Novel coronavirus (COVID-19) pneumonia as a pandemic disease spreads across 213 countries. Up to 20 April 2021, 142,613,055 cases have been diagnosed with COVID-19, and among them, 3,041,038 cases have died. In the absence of specific treatment for COVID-19, there is an urgent need to find alternative treatments to manage this pandemic (1). To date, no specific therapy for COVID-19 pneumonia currently exists, and patients’ treatment remains a great challenge. Several agents, such as chloroquine, hydroxychloroquine, lopinavir/ritonavir, remdesivir, intravenous immunoglobulin, interferons, tocilizumab, and immune modulatory agents, are currently under investigation for the treatment of COVID-19 (2-4).

Among antiviral agents, favipiravir (T-705) has broad-spectrum activity against Ribonucleic acid (RNA) viruses, including influenza virus, rhinovirus, and respiratory syncytial virus. Studies on seasonal influenza that have been conducted in Japan and United States showed promising results on re-emerging influenza viruses (5). In animal models, favipiravir has been reported to be effective for prophylaxis and treating Ebola virus infection. In addition, favipiravir was successfully used for post-exposure prophylaxis and treatment in patients with Ebola virus infection (6).

An early study showed the efficacy of favipiravir against SARS-CoV-2 in china (7). However, there are insufficient pieces of evidence in this regard. At the beginning of the pandemic, the favipiravir sources were limited in the Iranian pharmaceutical market, and it was necessary to formulate this drug by internal companies. Here, we aimed to evaluate the efficacy and safety of Iranian formulated favipiravir in comparison with lopinavir-ritonavir in COVID-19 infection.

Experimental

Patients and setting

This study was a randomized prospective clinical trial done at Dr. Masih Daneshvari Hospital, a university-affiliated and selected referral center for COVID-19 patients, Tehran, Iran. The study was conducted according to the guidelines of the Declaration of Helsinki, principles of good clinical practice, and Consolidated Standards of Reporting Trials guidelines (CONSORT). The ethics committee of Shahid Beheshti University of Medical Sciences approved the protocol of the study (IR.SBMU.RETECH.REC.1399.011). The trial protocol was also registered in the Iranian Clinical Trial Center (IRCT20151227025726N14). Patient enrollment was done between 4 April 2020 and 7 May 2020.

Eligibility Criteria

In this study, patients who were admitted during the mentioned period were assessed for eligibility. The inclusion criteria were as follows: 1) patients who were aged more than 18 years old; 2) Patients with laboratory-confirmed COVID-19 using Reverse Transcription-Polymerase Chain Reaction (RT-PCR) ; 3) patients with peripheral oxygen saturation less than 93%; 4) patients with persistent fever (more than 72 h before admission); and 5) patients with bilateral pulmonary infiltration. The exclusion criteria were 1) patients with impaired function of kidney and liver (defined as estimated glomerular filtration rate less than 30 mL/kg/h and child-pugh class C); 2) pregnant patients those intended to get pregnant within six months post-trial or breastfeeding patients; 3) known cases with a history of severe drug allergy; 4) mild cases of COVID-19 (defined as those with only upper respiratory tract infection); 5) critical cases of COVID-19 (defined as those needed intensive care unit admission or invasive mechanical ventilation).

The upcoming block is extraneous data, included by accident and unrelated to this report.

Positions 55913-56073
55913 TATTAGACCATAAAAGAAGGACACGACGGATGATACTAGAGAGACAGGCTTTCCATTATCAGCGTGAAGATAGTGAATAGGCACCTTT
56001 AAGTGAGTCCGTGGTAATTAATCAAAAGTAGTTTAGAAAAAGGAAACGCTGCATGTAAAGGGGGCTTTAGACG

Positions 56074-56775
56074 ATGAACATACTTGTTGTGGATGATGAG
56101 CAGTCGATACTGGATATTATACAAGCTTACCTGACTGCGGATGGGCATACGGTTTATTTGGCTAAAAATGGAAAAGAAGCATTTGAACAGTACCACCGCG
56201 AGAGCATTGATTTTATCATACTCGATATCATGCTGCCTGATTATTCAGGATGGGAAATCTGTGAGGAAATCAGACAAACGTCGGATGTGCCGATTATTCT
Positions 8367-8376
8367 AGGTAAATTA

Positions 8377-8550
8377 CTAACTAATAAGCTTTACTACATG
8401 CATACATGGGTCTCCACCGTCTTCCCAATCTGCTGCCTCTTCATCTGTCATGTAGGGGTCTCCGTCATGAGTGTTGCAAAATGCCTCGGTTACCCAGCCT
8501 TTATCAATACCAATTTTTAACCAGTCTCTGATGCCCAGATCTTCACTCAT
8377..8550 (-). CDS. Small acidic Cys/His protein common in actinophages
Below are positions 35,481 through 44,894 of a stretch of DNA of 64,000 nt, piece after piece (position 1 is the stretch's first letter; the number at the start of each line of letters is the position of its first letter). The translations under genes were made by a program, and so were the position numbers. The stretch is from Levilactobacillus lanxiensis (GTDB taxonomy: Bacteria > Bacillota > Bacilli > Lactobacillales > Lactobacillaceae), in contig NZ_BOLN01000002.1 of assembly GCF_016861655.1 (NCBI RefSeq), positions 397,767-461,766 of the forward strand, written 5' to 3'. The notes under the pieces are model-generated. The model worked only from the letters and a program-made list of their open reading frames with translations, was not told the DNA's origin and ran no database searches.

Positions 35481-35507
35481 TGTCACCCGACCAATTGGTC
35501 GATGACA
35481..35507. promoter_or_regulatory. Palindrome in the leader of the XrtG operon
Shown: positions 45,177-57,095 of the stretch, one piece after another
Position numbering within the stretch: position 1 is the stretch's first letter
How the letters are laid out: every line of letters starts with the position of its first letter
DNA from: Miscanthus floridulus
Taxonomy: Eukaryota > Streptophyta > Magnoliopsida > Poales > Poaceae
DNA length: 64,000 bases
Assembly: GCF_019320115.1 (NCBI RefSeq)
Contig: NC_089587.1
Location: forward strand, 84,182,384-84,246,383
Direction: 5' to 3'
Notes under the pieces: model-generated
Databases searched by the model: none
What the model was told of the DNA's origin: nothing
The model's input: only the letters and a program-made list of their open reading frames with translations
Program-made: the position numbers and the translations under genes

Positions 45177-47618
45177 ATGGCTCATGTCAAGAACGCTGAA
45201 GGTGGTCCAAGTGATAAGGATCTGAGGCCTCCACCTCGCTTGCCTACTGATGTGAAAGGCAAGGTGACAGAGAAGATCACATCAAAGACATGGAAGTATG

Randomization and Allocation

The allocation was according to the block randomization method. 16 blocks, including 4 patients in each block, were generated by the Online Randomizer website (www.sealesenvelop.com/simple randomizer). In each block, two patients were assigned to the favipiravir group, and two patients were assigned to the lopinavir-ritonavir group. Before recruitment, the eligible patients who signed the informed consent form, were introduced to the pharmaceutical care ward of the hospital. The eligibility criteria were rechecked and the patients were allocated to favipiravir or lopinavir/ritonavir groups.

Formulation of favipiravir

Favipiravir was not easily available in the pharmaceutical market of Iran, and only a limited storage of favipiravir (Zhejiang Hisun Pharmaceutical Co., Ltd.,) was available at the time of the study. Hence, it was decided to formulate this drug in the research laboratory of the School of Pharmacy, Shahid Beheshti University of Medical Sciences, Tehran, Iran. The active ingredient was purchased from PharmaResources (Kaiyuan) company, Shanghai, China.

Intervention

All patients received supportive care, including oxygen therapy, hydration, stress ulcer prophylaxis, deep vein thrombosis prophylaxis, and an antibiotic if it was needed. We considered empiric antimicrobial therapy just based on the Infectious Diseases Society of America guideline on community-acquired and hospital-acquired pneumonia or if the patient was immunocompromised and needed antimicrobial prophylaxis. In addition, acetaminophen (antipyretics) at a dose of 500 mg orally four times a day and expectorant syrup (cough suppressants) at a dose of 5 mL twice a day administered for all cases. Dexamethasone also was administered at a dose of 8 mg intravenously for all the patients in 10 days or at a shorter time if the patient was discharged from the hospital. Hydroxychloroquine was not administered due to the drug interaction with lopinavir-ritonavir. Patients in the favipiravir group received a favipiravir tablet at a dose of 1600 mg orally twice a day for day one and then 600 mg orally twice a day for days 2 to 6. In the other group, patients received lopinavir-ritonavir (Heterd Company, India) combination tablets at a dose of 200/50 mg twice a day for seven days.